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E1381. Inflammation to Fistula: The Imaging Biography of Crohn's Disease
Authors
  1. Tiffany Yu; University of California Los Angeles
  2. Rinat Masamed; University of California Los Angeles
  3. Shaden Mohammad; Olive View-UCLA Medical Center
  4. Anokh Pahwa; Olive View-UCLA Medical Center
  5. Maitraya Patel; University of California Los Angeles
  6. Evan Raff; Olive View-UCLA Medical Center
  7. Karoly Viragh; Olive View-UCLA Medical Center
Background
Crohn’s disease (CD) is an idiopathic chronic, progressive, relapsing/remitting inflammatory bowel disease (IBD) affecting approximately 1% of the U.S. population, which has characteristic radiologic manifestations and disease course, yet often confusing terminology. The goal of the exhibit is to depict the “biographical” spectrum of the disease, from earliest presentation to late complications, with radiological, pathological and clinical correlation, focusing on the Montreal/Paris classification and the Society of Abdominal Radiology (SAR)/American Gastroenterology Association (AGA) Consensus Reporting Nomenclature.

Educational Goals / Teaching Points
1. Clinical overview of CD, including a flowchart of the natural course and description of the Montreal classification. 2. Review of imaging techniques and the recommended SAR/AGA reporting nomenclature with example images of the major terms. 3. Interactive case review to illustrate the spectrum of CD.

Key Anatomic/Physiologic Issues and Imaging Findings/Techniques
This exhibit includes a clinical overview of CD, imaging tools and techniques, clinical and radiologic descriptors, with emphasis of teaching points using an interactive case review. The epidemiology, pathophysiology, clinical manifestations, and the diagnostic and therapeutic approaches are briefly reviewed, including the three main phenotypes of the Montreal/Paris system (nonstricturing/nonpenetrating, stricturing, and penetrating). Computed tomography (CT) and magnetic resonance (MR) enterography, fluoroscopy, and ultrasound techniques and performance characteristics are discussed. Clinical and radiologic descriptors are defined per the SAR/AGA Consensus Reporting Nomenclature. Radiological descriptors are reviewed with imaging examples of segmental mural hyperenhancement, wall thickening, stratification, fibrofatty proliferation, pseudosacculation, stricturing, sinus tract/fistula formation, inflammatory mass, and other “Aunt Minnie” findings, including skip lesions, the string sign, and the horn sign. Marshak’s 10 principles of CD are reviewed. For the interactive case review, multiple carefully selected educational cases with board-style review questions are presented to illustrate CD with appropriate Montreal classification and consensus terminology. The gastrointestinal (GI) manifestations are presented with emphasis on the relative frequency of occurrence, severity, and complications along the GI tract from “mouth to anus,” as well as perianal disease. The extra-GI manifestations are presented with emphasis on the diverse, multiorgan involvement: pancreaticobiliary (cholelithiasis, primary sclerosing cholangitis, pancreatitis), renal (stones), musculoskeletal (sacroiliitis, avascular necrosis of the femoral heads), vascular (mesenteric venous thrombosis), and dermatological (pyoderma gangrenosum, erythema nodosum).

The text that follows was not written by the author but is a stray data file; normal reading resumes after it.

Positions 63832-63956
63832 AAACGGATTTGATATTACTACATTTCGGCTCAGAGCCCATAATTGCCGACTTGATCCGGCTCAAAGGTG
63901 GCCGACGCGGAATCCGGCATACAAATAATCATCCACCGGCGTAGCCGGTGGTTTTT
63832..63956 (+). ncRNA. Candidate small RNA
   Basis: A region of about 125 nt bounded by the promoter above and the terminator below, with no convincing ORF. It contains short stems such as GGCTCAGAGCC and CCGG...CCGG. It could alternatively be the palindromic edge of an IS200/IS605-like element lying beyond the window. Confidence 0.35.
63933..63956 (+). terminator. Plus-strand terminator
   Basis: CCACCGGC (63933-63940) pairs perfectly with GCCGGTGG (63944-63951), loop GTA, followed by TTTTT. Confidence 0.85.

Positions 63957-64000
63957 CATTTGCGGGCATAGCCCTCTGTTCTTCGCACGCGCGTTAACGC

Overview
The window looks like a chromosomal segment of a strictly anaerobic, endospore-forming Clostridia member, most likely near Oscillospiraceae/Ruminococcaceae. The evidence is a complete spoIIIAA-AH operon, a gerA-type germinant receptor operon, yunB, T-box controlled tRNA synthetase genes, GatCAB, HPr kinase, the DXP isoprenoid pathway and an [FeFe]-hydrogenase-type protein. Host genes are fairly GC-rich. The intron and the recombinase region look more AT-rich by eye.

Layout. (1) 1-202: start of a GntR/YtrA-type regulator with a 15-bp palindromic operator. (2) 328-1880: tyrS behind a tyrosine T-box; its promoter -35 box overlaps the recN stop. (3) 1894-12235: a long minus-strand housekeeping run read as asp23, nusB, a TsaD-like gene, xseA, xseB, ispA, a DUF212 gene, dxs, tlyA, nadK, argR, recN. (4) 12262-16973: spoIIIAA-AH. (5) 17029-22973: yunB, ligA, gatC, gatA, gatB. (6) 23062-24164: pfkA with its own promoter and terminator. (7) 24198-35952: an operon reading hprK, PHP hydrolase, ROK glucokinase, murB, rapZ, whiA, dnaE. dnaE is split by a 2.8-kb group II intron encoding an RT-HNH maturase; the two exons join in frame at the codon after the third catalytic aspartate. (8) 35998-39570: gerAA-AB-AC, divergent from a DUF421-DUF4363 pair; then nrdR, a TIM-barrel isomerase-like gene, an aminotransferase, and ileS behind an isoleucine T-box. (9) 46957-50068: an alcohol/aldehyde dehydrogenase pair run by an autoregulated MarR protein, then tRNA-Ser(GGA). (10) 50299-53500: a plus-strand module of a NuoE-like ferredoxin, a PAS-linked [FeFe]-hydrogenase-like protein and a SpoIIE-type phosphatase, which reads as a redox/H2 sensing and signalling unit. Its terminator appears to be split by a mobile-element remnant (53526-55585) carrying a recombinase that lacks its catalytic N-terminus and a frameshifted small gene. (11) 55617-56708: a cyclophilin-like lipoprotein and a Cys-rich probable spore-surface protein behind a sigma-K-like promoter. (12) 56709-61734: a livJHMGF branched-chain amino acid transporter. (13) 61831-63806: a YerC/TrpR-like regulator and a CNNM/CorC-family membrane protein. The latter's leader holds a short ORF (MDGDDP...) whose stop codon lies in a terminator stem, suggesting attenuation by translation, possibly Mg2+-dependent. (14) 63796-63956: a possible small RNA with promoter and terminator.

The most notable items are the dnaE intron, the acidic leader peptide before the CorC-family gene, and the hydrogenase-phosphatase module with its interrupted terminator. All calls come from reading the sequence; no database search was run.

Conclusion
Radiologists’ familiarity with the manifestations, classification and consensus reporting nomenclature will result in effective interdisciplinary communication of CD.